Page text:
After a few failed attempts to settle on that one thing that I want Valerie to know, I suddenly realized that the thing I was searching for was actually the one common thread that ran through every specific piece of advice I could come up with. It was this:

Be patient with yourself, sweet Valerie, and be patient with Nathan.

This whole sharing your life with someone thing has a way of bringing you face to face with your own limitations in short order. All of your vices will come out to play, and so will his, and (as shocking as this may be) they won’t always get along. But if you’re patient — and not just in a waiting for the time to pass way, but in a tolerant, compassionate, and merciful way — you’ll find that this love you share with Nathan will grow into something far more beautiful than you could have ever envisioned.

As for having to live through a thing to know it, here’s an example:

As a bit of a hot-blooded individual, I knew (very, very, very) well the importance of picking my battles long before I married Dan. There’s something about being a newlywed that makes everything feel so incredibly important, though. Talking through every last little thing? Important! Going to sleep at the same time every night? Important! Putting the milk on the third row, left-hand side of the refrigerator? So important!

This isn’t a bad thing. When a man and woman come together and endeavor to make a life together, they need to establish habits that will make their new life run smoothly. Some things simply have to be hashed out. But if I told you that it didn’t really matter in the grand scheme of things whether he backs his car into parking spaces, will that stop your blood from running a little hot?

Probably not. All the advice in the world wouldn’t have made any difference for newly-wedded me. I was right and Dan was wrong and the fact that he did not grasp this information was something that had to be remedied. It was as simple as that. I was willing to die on every last little hill.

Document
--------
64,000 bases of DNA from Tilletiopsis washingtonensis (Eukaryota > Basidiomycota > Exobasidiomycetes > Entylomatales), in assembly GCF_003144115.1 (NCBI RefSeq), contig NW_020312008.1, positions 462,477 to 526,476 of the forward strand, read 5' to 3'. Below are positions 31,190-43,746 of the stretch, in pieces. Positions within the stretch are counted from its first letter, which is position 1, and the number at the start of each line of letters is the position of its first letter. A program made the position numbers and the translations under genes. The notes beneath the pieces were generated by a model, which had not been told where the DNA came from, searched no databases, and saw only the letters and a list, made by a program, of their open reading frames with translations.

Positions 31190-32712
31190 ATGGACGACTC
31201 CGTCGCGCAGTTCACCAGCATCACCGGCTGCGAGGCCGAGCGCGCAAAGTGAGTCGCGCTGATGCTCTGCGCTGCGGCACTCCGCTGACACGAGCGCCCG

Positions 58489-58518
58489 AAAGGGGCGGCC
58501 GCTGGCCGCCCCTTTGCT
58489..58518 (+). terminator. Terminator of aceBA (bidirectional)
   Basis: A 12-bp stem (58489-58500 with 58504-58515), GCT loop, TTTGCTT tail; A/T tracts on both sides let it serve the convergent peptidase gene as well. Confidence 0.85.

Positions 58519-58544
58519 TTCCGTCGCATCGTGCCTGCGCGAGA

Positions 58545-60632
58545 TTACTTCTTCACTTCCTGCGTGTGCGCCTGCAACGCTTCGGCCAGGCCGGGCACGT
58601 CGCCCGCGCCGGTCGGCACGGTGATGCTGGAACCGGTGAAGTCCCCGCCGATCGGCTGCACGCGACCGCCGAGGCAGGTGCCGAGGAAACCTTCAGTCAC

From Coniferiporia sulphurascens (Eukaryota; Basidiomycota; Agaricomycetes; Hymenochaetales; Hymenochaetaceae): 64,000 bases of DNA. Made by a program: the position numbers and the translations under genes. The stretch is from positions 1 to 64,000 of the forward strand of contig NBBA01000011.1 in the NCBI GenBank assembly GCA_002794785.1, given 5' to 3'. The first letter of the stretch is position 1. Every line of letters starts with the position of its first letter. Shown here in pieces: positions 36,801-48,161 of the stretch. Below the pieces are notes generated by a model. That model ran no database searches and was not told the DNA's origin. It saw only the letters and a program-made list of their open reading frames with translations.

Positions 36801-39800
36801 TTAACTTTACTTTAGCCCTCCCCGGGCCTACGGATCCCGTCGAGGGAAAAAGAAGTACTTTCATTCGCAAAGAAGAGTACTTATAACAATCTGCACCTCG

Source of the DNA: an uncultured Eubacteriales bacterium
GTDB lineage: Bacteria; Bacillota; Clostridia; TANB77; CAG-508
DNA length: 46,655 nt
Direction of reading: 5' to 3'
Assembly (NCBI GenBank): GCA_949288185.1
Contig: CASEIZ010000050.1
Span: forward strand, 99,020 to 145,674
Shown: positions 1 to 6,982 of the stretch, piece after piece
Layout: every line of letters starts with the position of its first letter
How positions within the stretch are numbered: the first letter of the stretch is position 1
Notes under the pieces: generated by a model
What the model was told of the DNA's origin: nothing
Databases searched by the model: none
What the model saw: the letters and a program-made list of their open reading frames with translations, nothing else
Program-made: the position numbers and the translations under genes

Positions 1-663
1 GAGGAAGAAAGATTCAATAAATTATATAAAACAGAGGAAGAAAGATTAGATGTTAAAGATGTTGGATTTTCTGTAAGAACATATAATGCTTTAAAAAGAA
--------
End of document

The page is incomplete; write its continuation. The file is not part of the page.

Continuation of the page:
But after a few years of ruined romantic evenings that found us stewing at opposite sides of the house instead of snuggling on the couch, those things that once felt so important to me suddenly started to feel a little less so. I just wanted to be with him. Life is hard enough without fighting unnecessary battles within the walls of your own home.

A Letter to a Young Bride

There are countless other examples, of course — getting used to the silence into which so many men retreat when they’re in problem-solving mode, learning how to endure the valleys, trusting God to fix things between you that you cannot — but if you extend to one another the same merciful patience that God extends to you each and every day, your marriage will flourish and be such a gift to this hurting world of ours.

Gosh, I hope this isn’t demoralizing. I don’t mean for it to be. My marriage is pretty much my most favorite thing in the whole world and I have no doubt that you and Nathan, too, will experience far, far more highs than lows in your own union.

But on those days when learning the art of marriage feels heavy on your shoulders, don’t let spiritual attack make you believe that any of these bumps in the road mean more than they do. None of these growing pains point to a lack of love or some profound deficiency in your union. It’s just a big change to go from two to one — one that every married couple has to wrestle with a little. And one that, you guessed it, takes a whole lot of patience.

The good news is that there are very few things in marriage that can’t be fixed with a few fervent prayers, a heartfelt apology, a touch of forgiveness, and a dose of sweet, sweet lovin’ (wink).


Love in a Season of Want

by Hallie @ Moxie Wife on October 17, 2013

Moxie Wife: Love in a Season of Want

“If you want to have a healthy, thriving marriage,” they say, “you must make it a priority.”

True. Absolutely, completely, and unequivocally true.

“It is essential that you make time for regular date nights and romantic weekends away with your husband.”

That’s where we part ways.

I mean, yes, in an ideal world. No one is a bigger date night cheerleader than I. And as for entire romantic-packed nights away from the kids? Sign me up. But do you know how long it’s been since Dan and I took a vacation alone? I do. I remember exactly — not because I’m a great record keeper or have a good memory (I’m not and I don’t) but because our oldest son had his birthday last week and our last vacation alone together took place right before he was born.

It’s been more than ten years.

When our huge-hearted friends Hannah and Valerie first came to watch the kids for us nine or so months ago I made a comment about how this was the first time we’d gone out on a date in over two years. Oh, girls, you should have seen their gorgeous eyes widen. They are the cutest.

But it was true.

Since making that comment we’ve gone out together alone countless times thanks to their generosity and have savored each and every second. But our marriage doesn’t rely on date nights. It benefits from them, sure, but its health is not dependent upon them.